I seek guidance from folks who understand the external and internal, professional and personal challenges of running a business and being the face of it. The ones who tried many different paths, are innovative, have many lessons to share, and are deeply empathetic.

Can you talk about a specific setback or failure you’ve experienced in your business, and how you bounced back from it?

In the early stages of the agency, I allowed for one client to be 70% of our income and capacity. It was a big client with many different platforms, and we were doing much more than podcast management for her. Eventually, that client decided to go on a different direction, quite common with online businesses as the online world changes incredibly fast and we have to adapt and innovate to keep up.

That was a big blow and I had to confront some of those old fears and thoughts about my worth. But looking back now, I’m beyond grateful that happened. Because of that blow, I gained more clarity on the type of business model I wanted, and the type of service we could really excel at. It also pushed me out of my comfort zone to try new offers, new packages, new messaging. If that had never happened, I don’t think I’d be experiencing the type of success I am now.

In what ways do you prioritize diversity and inclusion within your company or startup?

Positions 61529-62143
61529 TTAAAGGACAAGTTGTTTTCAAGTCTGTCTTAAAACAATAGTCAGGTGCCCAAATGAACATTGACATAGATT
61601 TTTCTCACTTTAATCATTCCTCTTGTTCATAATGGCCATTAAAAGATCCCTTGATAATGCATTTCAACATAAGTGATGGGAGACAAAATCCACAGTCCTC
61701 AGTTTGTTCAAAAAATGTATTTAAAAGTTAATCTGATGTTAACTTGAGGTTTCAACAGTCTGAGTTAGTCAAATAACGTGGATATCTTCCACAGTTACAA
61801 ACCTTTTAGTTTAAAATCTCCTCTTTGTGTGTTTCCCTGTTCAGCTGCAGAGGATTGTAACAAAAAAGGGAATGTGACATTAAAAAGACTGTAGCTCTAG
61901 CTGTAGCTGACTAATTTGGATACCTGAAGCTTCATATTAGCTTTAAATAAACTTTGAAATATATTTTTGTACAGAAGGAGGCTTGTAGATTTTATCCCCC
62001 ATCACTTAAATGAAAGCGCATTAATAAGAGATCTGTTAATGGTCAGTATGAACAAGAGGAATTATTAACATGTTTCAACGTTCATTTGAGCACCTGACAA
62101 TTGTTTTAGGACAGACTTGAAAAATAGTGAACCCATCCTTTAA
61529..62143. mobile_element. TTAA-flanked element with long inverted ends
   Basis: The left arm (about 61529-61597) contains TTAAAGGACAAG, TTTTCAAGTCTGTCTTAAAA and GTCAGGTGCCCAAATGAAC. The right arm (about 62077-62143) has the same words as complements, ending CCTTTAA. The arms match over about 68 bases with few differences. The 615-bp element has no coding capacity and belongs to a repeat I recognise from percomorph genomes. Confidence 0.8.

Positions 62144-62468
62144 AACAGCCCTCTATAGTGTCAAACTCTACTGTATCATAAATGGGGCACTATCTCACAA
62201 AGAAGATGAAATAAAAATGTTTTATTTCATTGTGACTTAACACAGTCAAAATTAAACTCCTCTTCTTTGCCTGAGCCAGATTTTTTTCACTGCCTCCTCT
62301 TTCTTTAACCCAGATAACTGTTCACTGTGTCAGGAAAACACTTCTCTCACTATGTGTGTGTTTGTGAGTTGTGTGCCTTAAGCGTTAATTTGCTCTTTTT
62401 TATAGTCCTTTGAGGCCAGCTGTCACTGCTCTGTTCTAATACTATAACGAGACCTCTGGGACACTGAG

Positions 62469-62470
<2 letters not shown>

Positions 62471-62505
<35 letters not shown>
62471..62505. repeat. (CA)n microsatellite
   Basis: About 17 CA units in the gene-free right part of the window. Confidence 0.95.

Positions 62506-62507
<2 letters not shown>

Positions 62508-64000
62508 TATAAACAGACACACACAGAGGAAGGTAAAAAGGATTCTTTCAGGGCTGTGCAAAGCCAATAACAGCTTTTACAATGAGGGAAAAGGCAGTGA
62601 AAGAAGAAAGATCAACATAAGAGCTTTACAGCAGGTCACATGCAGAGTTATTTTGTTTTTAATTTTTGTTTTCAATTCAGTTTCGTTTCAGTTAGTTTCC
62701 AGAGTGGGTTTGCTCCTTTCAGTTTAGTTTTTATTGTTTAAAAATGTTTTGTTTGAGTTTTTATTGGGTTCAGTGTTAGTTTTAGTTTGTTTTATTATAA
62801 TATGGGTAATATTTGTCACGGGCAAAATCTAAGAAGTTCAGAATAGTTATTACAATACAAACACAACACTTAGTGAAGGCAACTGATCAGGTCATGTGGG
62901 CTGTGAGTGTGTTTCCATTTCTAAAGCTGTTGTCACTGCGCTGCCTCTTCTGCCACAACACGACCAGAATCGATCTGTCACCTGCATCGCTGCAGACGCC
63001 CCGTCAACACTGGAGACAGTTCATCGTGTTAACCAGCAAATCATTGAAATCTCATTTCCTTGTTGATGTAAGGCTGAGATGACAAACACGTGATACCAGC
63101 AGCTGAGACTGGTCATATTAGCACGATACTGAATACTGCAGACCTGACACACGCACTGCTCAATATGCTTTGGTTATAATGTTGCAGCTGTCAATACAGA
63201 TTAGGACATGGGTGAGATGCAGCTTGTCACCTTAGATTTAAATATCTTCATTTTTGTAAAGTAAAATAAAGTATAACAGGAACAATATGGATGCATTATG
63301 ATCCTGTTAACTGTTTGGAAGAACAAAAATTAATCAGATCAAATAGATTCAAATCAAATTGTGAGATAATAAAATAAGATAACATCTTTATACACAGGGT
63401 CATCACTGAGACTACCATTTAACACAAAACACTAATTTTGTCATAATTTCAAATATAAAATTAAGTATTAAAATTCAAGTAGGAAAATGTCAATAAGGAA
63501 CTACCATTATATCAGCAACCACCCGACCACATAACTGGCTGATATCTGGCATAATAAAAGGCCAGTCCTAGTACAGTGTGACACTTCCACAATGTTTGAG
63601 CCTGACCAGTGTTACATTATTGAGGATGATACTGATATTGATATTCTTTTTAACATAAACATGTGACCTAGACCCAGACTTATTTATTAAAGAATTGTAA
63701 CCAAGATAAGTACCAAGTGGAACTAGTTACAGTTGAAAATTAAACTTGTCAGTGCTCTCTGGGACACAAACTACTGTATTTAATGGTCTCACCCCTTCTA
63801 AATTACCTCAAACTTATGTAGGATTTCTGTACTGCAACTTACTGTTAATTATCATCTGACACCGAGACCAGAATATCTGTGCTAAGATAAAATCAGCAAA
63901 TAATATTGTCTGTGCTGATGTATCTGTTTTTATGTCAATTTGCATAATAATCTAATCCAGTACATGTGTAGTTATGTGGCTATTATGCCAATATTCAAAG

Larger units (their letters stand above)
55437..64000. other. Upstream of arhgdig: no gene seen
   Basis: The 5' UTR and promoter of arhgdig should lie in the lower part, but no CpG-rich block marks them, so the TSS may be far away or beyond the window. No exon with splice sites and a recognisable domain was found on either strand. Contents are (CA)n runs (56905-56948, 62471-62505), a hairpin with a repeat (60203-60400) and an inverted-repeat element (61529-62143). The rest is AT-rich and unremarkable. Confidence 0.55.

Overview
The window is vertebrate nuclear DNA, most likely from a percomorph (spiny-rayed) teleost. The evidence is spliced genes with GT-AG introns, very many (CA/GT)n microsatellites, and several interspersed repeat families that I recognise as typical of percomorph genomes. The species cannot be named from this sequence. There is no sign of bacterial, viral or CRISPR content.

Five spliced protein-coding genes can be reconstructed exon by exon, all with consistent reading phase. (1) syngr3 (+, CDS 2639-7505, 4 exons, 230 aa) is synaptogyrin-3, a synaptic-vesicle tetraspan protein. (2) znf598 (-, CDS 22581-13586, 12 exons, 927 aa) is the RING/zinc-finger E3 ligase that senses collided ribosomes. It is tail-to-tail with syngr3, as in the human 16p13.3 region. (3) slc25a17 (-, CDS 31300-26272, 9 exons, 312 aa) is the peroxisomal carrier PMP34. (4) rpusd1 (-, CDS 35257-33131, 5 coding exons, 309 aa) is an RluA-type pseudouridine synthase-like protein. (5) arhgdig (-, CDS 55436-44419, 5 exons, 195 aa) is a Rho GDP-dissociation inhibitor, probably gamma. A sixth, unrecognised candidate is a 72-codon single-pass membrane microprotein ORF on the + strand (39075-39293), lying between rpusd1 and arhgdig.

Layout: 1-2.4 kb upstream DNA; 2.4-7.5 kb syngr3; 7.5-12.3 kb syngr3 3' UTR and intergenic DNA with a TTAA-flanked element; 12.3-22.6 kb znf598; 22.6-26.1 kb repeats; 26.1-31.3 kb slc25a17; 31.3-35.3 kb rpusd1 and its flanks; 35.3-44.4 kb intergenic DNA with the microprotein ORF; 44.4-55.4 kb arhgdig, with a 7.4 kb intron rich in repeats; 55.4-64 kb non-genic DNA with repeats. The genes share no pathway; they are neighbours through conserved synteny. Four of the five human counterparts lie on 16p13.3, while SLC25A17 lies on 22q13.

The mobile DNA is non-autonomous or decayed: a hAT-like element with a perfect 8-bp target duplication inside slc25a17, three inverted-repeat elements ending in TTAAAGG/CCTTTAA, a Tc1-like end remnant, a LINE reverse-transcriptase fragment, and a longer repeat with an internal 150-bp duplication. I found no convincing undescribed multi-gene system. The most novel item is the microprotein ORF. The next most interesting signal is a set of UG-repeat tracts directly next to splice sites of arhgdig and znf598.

All of our operations are 100% remote, this allows us to give opportunities to people that come from different countries and backgrounds. And I love that! Those different minds coming together can create magic. We have team members in Brazil, Argentina, South Africa, and the US. 

We’re passionate about creating opportunities for remote work that is truly flexible and fairly compensated based on skills, responsibilities, and experience, not location. 

We provide trainings and ongoing feedback for each new team member so they can continue to learn and develop their skills.

How do you stay motivated and resilient during tough times in your business?

I focus on gratitude. That always helps me and grounds me. 

I focus on the clients we have who appreciate us and trust us to deliver their important work to the world. I focus on each team member and how hard they work to get the best content out there. I focus on everything good the business has brought into my life. And I focused on how far I’ve gotten, professionally and personally. There’s so much to be grateful for if we take the time to look and reflect. 

What advice would you give to other aspiring women entrepreneurs who are just starting out?

Just keep going. No matter the pace. 

Go slow if you need to. Rest if you need to. Pivot and try something new if you want to. Hit the gas and hustle if you want to. Just keep going forward. Even the difficult times that suck now, we’ll prove to be invaluable lessons later… If you take the time to look back, reflect, and be grateful for each moment that brought you to today.

Can you share a memorable success or milestone that you’ve achieved in your entrepreneurial career?

Building a team. We’re now six people at Ideablossoms working behind the scenes to release top-rated podcast episodes. 

That’s always my #1 success story. Being able to create a different life for myself is amazing, no question about it. But providing the opportunity for location freedom, time freedom, and financial freedom to other people makes me feel very proud. I know the impact that can have, I was there once. And the ripple effects of that, I can’t even imagine.